The wife of the Vice President,
Mrs. Samira Bawumia has called for concerted efforts in tackling air pollution and its attendant effects on health.
She made this call at the Opening Plenary of the first-ever World Health Organisation (WHO) Conference on Air Pollution and Health in Geneva, Switzerland.
In her opening remarks, the Second Lady, who also doubles as a Global Ambassador for the Clean Cooking Alliance ( a public-private partnership hosted by the United Nations Foundation to save lives, improve livelihoods, empower women, and protect the environment), reechoed the effects of air pollution, largely, caused by ‘dirty' energies employed by women, across the world, particularly, in Africa and Asia in cooking.
Mrs Bawumia cited the inability of African countries to meet the air quality guidelines of the WHO. "About 97 per cent of cities with more than100,000 inhabitants, in developing countries, do not meet ‘WHO’ air quality guidelines", she noted.
She further asserted that some 7 million "avoidable and unacceptable deaths", resulting from diseases such as stroke, chronic obstructive pulmonary diseases, lung cancer and acute lower respiratory infections, which are all ripple effects of air pollutions, occur among populations living in settings exceeding the WHO's air quality limits.
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The Second Lady bemoaned the lack of air quality monitoring systems, to quantify the extent of air pollution in Africa.
This, she explains, as having dragged the fight against air pollution, because it is almost impossible to know the magnitude of resources to commit to tackling the menace.
She, however, commended the effort of the ‘WHO’ in bringing, together, global, national and local partners to share knowledge and mobilise action for the cleaner and better health, globally.
The Second Lady further called for increased discussion and conversations on the issue. ‘Let us continue this conversation while placing emphasis on the target regions in particular.
This would require bringing them to the discussion table, getting their buy-in and finding champions in those countries in order to ensure successful partnerships. In doing so, let us engage African leaders, policymakers, experts, and civil societies while building local capacity; local solutions require local participation and ownership’, she said.
It must be recalled that issues of health and healthy wellbeing among Ghanaians, particularly women have been at the top of the agenda of
Through the SEHP,
The safe delivery project endeavours to distribute one hundred thousand (100,000) birth kits to expectant mothers in their third trimester, in deprived communities. The project has, additionally, trained traditional birth attendants and several health workers.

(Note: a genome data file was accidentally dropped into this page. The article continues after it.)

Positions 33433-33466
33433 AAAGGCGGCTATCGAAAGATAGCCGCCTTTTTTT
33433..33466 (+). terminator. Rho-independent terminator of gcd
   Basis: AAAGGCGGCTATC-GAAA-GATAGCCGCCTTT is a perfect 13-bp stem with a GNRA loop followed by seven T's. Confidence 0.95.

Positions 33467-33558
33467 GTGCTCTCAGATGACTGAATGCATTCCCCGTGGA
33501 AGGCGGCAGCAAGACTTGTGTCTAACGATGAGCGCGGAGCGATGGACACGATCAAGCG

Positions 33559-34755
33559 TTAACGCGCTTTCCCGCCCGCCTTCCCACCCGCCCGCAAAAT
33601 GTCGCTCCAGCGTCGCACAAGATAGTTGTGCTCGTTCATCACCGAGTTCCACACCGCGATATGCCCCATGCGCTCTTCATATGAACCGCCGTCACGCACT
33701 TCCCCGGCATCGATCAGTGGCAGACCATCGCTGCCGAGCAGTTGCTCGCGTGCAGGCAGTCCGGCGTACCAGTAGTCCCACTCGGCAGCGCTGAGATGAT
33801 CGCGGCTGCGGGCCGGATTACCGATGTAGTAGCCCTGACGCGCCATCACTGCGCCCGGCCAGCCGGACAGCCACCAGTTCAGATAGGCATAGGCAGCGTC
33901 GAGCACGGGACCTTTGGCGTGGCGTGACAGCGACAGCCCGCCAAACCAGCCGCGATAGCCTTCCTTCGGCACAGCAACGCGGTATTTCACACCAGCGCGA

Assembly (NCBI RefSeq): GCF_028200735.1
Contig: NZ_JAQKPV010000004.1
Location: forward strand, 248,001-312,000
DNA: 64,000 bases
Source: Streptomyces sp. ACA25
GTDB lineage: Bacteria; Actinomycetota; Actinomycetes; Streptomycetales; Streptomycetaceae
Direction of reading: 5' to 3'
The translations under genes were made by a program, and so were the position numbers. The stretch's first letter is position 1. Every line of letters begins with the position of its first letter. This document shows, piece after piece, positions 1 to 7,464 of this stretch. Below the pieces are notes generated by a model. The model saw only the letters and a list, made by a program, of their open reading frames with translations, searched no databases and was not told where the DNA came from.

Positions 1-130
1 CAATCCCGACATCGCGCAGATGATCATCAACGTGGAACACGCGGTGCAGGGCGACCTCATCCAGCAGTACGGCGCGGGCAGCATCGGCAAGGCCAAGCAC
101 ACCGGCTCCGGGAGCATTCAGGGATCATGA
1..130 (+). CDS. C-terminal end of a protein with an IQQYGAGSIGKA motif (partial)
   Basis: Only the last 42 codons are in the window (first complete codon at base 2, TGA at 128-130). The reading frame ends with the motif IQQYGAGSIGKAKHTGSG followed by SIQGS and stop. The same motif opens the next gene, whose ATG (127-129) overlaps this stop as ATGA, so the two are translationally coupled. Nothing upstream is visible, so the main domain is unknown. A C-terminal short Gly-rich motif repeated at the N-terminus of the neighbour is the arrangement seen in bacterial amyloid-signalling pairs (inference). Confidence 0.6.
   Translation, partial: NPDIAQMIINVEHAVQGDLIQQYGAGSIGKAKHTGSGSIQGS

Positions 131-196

SEHP has also equipped selected health facilities in deprived communities in Ghana. So far, SEHP has retooled the Tamale Teaching Hospital, other four (4) health centres, and ten (10) Community-Based Health Planning and Services (CHPS) Compounds with necessary medical and surgical equipment, as well as medical consumables.
In the area of education,
A total of about 40,000 pupils are expected to benefit from these books. This is in fulfilment of a quest to improve literacy and instil a culture of reading among students in Ghana.
SEHP with support from the United Nations Population Fund (UNFPA) has launched a Coalition of People against Sexual and Gender-Based Violence and Harmful Practices (CoPASH).
Bringing her remarks to a close, Mrs. Bawumia, who was recently named as the African Woman of Excellence by the African Union Commission and the Diasporan African Forum in Johannesburg for her contribution to the cause of humanity asserted that, the issues of air pollution and its impact on health is a human issue, therefore a global issue. She added - “Let us continue this conversation while placing emphasis on the target regions in particular.
This would require bringing them to the discussion table, getting their buy-in and finding champions in those countries in order to ensure successful partnerships. In doing so, let us engage African leaders, policymakers, experts, and civil societies while building local capacity; local solutions require local participation and ownership.”